by Isaiah Boone
Pulse Headlines recently posted an article describing a new discovery at the University of Copenhagen. Researchers at the University have found a potential new source of energy which they are calling reverse photosynthesis. This discovery appears to have larger implications than for the renewable energy industry, but for the petrochemical industry as well. During reverse photosynthesis, solar rays break down rather than build up plant material, which is what normally occurs in photosynthesis. The process consists of combining biomass with an enzyme known as lytic polysaccharide monooxygenase. Chlorophyll is then added to this mixture before it is exposed to sunlight. The chlorophyll then absorbs the sunlight and the energy from the sun breaks down the molecules in the biomass into smaller and smaller components until fuels and chemicals are what remain. [http://www.pulseheadlines.com/gamechanger-energy/24057/] The researchers believe that reverse photosynthesis can be a significant player in the global energy industry and greatly combat pollution.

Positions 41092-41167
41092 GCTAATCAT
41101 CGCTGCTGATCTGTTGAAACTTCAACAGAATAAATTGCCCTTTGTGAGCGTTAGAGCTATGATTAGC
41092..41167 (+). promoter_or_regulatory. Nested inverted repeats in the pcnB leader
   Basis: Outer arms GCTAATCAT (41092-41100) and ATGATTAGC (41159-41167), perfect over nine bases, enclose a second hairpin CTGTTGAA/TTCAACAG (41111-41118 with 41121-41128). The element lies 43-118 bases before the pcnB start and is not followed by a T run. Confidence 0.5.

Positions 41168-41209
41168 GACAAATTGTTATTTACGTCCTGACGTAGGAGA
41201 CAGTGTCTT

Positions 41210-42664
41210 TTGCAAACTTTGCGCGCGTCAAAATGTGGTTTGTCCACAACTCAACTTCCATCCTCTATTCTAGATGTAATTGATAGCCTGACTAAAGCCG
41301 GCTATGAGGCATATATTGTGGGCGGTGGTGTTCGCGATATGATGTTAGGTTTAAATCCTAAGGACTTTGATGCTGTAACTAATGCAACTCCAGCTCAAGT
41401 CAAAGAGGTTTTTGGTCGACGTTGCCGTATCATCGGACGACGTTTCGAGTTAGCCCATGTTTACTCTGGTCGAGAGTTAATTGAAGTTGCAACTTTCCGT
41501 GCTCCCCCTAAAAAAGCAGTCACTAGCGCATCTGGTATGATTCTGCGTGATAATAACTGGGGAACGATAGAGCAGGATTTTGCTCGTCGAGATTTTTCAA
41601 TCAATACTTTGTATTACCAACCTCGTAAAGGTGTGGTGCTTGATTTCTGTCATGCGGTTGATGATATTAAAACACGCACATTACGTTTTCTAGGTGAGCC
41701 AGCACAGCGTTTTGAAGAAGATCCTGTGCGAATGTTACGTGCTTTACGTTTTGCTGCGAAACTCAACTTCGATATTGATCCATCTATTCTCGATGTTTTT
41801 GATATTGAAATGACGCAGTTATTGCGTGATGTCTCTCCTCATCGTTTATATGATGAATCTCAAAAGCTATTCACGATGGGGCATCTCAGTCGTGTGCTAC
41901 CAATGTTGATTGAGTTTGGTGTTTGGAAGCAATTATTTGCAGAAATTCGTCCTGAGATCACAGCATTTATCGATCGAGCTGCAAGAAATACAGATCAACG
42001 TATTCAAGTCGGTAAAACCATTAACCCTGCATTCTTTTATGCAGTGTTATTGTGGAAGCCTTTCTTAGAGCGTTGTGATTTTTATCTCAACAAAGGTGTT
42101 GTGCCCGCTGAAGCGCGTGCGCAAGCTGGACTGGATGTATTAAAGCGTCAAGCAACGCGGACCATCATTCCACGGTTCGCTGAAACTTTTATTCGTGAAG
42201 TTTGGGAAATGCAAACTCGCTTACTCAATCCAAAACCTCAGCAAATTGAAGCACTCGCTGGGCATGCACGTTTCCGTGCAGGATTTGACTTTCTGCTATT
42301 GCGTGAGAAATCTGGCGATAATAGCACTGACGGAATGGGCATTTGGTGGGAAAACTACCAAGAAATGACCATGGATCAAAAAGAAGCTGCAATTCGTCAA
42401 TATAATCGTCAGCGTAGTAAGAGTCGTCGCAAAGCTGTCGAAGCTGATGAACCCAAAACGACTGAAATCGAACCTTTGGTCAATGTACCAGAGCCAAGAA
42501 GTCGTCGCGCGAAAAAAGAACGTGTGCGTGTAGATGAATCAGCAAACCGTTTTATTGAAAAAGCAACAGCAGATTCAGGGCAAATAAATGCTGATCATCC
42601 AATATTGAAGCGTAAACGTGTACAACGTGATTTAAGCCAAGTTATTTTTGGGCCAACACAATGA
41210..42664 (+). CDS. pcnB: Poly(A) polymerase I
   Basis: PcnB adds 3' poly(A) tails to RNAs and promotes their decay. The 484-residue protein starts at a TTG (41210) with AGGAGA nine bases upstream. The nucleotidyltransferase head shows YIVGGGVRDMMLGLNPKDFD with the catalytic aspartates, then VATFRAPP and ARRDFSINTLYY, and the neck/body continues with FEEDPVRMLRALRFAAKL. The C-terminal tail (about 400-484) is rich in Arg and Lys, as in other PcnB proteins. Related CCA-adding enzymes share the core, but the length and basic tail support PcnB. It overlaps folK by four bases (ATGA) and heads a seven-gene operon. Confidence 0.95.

The benefits associated with reverse photosynthesis extend beyond energy generation. Using the natural power of the sun, and the chemical reactions it causes, reverse photosynthesis is expected to reduce energy consumption and waste. Additionally, the chemical reaction also outputs biofuels and biochemicals that are useful too. As a result of this reaction, many biofuels and biochemicals can be created at lower temperatures and faster. Lead author of the research, David Cannella stated that, “Some of the reactions, which currently take 24 hours can be achieved in just 10 minutes by using the sun”. The process makes plastics, makeup, and paints, as well as other chemicals that are made from petroleum easier to manufacture and offers valuable additional incentives.
Reverse photosynthesis could have a large role in the future as its developments impact the petrochemical industry. The industry brings with it a lot of issues for both the environment and climate due to the nature of production. The process of creating plastics and other materials using reverse photosynthesis eliminates a number of these issues and makes production much more feasible. Reverse photosynthesis can used to convert methane into methanol, a liquid fuel, which is used by the petrochemicals industry in fuels, materials and chemicals. The potential implications if these ideas pan out will be tremendous and will be interesting to follow. [https://www.sciencedaily.com/releases/2016/04/160404090545.htm]